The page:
...What in the holy hell was that? It was like that part in Clockwork Orange, crossed with the Jerry Lewis telethon. My irony meter is like permanently bent. I think I cried. I think I went running all Sanjaya wild through the streets. I don't really remember what happened. Ryan held down the stage at the Idol studios, and Ellen D was taking care of business at the Walt Disney Concert Hall, those things are true. So but then Earth Wind & Fire goes insane on a medley of songs, and then Randy remembers how New Orleans had a crackhead Leroy, then a Katrina, and then shows us how much things still suck there, and it's pretty hard to deal with, because the trailer parks FEMA gave them are full of drugs and gunshots so the kids can't go outside, but there's a community center that gives them a safe place to be, which needs money. The Idols hang out with Quincy Jones, and then sing a world-music kind of song about how it's time to care, with total insanity noises in the background like Banjo & Kazooie, which is only mildly insulting in that Lion King way, then Ben Stiller persists in thinking he's just the cutest fucking thing, then we see the gritty details of Simon and Ryan's trip to Africa, and they are quite gritty, and they include cryin' Ryan and cryin' Simon, and I guess I do have feelings, because turns out I cannot handle those two men crying for anything, so I was pretty much a waste for the next hour, and then Melinda is safe at this point, then Paula goes to the Boys & Girls Club around the corner and meets a little girl who isn't entirely believable but nonetheless has a believably hard life. Paula cries; I feel nothing.
Then Il Divo. Not in my fuckin' house.
Then Jack Black being, as usual, so mysteriously effin' hot, and Blake is safe, and still makes me wanna shoop, and then Carrie sings to African kids and then puts flowers on their parents' graves. This is in a music video. Then Rascal Flatts sings a song, then we go to Kentucky, which is even more tragic than we thought, and much is made of illiteracy, which is my personal thing I really can't handle and makes me hand out money, so that's when I donated some money, then the pimpmercial is "Crazy Little Thing Called Love," but inside the pimpmercial is a total freak-out hell-ride of a bunch of celebrities singing "Stayin' Alive," and that part was very GOD LOVES YOU AS HE LOVED JACOB, and supremely freaky, then Phil is safe, then Ryan and Simon cry some more in Africa, and it's heartbreaking, and like twice as intense, and I'm kind of not ready to talk about that either, so then Ellen pledges $100,000 and challenges her rich friends to match it, then she starts crying while she introduces Josh Groban, singing "The Josh Groban Song" with the African Children's Choir, then we meet some people from ExxonMobil and Esso Angola, who say with a straight face that they give a fuck about saving the lives of the people they're murdering, then a hundred actors say how many funerals they've been to, and all the movie stars in the world cannot equal the funerals that this one old African guy has been to, and most of them were kids, and lots of them were from malaria, which is stupid easy to fix if you've got a few bucks, and then Kelly Clarkson sings "Up To The Mountain" with Jeff Beck, Ben Stiller's still douching it up, the Simpsons feed Simpsonized Simon to the lions that ate Dunkelman, and then Lakisha is safe; at this point I stopped crying about Africa and started worrying about Jordin.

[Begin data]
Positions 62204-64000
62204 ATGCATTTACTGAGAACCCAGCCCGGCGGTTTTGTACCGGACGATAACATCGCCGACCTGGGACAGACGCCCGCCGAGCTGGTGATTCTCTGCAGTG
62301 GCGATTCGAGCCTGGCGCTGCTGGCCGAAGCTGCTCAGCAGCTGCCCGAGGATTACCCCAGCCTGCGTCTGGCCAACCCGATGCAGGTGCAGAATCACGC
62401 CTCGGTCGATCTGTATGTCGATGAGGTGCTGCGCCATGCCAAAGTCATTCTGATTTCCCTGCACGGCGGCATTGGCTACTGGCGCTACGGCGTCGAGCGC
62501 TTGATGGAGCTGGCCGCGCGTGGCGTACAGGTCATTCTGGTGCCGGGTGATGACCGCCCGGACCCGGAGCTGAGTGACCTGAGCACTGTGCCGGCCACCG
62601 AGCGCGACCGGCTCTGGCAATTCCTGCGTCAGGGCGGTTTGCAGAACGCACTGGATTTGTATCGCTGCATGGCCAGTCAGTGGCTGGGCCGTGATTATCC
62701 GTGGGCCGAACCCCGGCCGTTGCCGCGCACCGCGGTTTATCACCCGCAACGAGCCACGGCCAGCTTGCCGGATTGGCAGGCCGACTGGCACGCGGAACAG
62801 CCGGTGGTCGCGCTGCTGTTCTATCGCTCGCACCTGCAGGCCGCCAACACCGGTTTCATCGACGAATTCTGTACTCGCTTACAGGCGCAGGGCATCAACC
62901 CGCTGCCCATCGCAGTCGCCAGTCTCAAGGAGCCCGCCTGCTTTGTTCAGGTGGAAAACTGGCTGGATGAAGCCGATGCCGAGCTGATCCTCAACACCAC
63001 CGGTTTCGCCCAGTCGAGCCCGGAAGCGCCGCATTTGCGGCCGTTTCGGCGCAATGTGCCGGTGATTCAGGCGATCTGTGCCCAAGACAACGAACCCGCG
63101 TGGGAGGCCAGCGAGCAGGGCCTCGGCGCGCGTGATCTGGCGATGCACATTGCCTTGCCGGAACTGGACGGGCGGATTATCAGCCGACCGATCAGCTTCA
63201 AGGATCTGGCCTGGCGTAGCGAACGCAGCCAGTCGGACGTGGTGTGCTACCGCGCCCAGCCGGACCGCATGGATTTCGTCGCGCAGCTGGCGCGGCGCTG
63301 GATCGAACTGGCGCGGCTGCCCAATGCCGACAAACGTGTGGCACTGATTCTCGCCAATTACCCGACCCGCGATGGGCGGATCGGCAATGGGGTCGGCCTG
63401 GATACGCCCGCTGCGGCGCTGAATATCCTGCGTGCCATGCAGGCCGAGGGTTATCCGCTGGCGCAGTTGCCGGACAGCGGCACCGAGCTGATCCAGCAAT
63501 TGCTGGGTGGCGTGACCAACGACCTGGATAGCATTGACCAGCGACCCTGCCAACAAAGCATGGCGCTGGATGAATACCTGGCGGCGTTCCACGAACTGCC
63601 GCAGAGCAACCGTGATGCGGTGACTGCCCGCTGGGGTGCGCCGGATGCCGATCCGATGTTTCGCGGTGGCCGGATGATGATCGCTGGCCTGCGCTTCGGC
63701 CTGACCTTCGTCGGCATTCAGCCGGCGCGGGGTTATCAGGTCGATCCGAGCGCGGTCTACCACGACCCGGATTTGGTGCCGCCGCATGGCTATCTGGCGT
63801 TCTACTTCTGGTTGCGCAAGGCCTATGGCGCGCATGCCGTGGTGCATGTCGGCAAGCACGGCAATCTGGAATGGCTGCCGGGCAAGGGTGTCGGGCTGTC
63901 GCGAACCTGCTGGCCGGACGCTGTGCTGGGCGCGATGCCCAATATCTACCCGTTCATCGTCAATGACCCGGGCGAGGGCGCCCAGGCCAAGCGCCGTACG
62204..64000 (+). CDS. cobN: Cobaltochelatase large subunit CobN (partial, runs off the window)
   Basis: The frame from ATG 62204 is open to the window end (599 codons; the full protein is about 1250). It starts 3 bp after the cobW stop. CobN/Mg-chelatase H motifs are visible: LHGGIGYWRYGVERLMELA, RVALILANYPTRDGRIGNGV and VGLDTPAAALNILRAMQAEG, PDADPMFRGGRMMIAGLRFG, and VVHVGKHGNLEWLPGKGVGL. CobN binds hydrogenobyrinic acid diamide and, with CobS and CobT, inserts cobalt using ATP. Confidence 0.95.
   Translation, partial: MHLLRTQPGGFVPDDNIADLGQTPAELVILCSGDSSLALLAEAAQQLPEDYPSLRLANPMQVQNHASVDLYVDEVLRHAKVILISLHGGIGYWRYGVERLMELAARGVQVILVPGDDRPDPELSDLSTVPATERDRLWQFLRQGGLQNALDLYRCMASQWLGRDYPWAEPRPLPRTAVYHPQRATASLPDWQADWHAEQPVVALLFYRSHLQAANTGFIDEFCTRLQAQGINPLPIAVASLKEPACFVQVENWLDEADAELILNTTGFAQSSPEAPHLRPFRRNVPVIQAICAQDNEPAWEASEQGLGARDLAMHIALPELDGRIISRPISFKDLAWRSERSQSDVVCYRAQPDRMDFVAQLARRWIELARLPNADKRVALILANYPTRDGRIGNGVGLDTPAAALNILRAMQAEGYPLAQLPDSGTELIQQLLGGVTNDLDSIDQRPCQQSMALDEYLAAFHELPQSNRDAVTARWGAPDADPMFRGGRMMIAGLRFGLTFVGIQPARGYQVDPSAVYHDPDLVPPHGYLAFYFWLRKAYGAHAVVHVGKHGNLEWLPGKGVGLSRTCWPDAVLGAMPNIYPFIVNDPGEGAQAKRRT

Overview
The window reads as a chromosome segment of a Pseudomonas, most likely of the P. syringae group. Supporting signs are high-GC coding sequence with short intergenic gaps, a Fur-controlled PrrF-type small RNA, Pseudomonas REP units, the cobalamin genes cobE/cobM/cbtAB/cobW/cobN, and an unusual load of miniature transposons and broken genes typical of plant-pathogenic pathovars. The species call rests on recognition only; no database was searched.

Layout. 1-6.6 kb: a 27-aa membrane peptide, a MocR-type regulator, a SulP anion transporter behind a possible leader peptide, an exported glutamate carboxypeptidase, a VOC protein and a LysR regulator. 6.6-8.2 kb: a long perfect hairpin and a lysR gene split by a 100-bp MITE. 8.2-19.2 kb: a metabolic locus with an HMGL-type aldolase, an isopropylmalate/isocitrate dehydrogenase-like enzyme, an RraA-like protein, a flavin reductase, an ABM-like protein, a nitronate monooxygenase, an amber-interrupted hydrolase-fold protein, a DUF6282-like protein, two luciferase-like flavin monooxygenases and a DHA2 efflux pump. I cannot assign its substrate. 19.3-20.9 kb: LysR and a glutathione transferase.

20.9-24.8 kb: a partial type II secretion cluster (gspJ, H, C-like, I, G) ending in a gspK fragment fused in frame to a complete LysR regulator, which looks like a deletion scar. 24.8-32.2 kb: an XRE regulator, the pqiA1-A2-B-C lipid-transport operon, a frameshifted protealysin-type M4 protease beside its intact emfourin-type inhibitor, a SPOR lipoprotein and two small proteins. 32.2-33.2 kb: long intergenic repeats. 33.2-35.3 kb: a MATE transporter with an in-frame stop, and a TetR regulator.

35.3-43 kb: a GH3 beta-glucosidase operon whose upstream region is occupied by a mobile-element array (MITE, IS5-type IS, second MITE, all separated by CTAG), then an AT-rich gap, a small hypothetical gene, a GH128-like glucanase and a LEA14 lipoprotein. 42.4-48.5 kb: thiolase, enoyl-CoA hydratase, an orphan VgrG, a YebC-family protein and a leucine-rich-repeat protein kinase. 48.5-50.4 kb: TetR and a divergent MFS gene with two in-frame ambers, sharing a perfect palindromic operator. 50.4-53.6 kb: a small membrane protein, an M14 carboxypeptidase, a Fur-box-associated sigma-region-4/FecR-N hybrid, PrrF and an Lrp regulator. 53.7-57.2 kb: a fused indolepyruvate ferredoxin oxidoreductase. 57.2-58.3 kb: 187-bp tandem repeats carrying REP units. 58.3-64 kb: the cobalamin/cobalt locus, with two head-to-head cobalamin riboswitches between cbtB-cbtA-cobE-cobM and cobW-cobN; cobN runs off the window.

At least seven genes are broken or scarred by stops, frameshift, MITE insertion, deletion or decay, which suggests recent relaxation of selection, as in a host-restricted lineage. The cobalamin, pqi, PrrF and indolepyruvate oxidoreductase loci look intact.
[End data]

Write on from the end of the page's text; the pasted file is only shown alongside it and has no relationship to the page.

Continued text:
Randy hangs out with a kid and throws a football. The charities are: Save The Children, Boys & Girls Clubs, the Children's Health Fund, and America's Second Harvest. They are good charities and you should donate to them on any old day and not just via this stupid show. Then Celine Dion sings a duet with ELVIS PRESLEY. IN THE PAST. It's like Forrest Gump. In many, many ways. I got my cynicism back at that point, which was good because then there was Madonna in a moon-landing-fake kind of Malawi -- or, as she calls it, "the baby store" -- all guilting you and being all sucky, and then Annie Lennox singing "Bridge Over Troubled Water" dressed like Kat McPhee, lots of intense African kids, and then Chris and Jordin are left, and then Chris is safe! Jordin is not! It's shocking! But then Jordin is safe too!
So all the votes from this week go to next week, and they lose the bottom two, and that's when Jordin wigs out, and then they sing "American Prayer," a song I suppose, with Bono lurking about, and he tells them all manner of things, including another really depressing story about a kid that died, and then they group-sing that song again. I am going to go take a nap for one million years and then do some thinking about these things. So far here's what I've got: I am glad that Sting wasn't there. It's pretty cynical to trade on the misfortune of others when you're part of the very multinational conglomerate that depends on keeping them down; it's pretty awesome to do something to make a change, even if it's something small. What makes me feel cynical is patting yourself on the back for doing so, when what you really need to be feeling is not fake bullshit Hallmark pride and a sensitive Phil Stacey kind of feeling that you cannot name, that will fade by tomorrow morning, when your real life starts up again. What you need is a holy Sanjaya kind of anger that doesn't stop until you've accomplished the job, today and all the days that come after that, until the end of your life, and that's how you know you changed the world.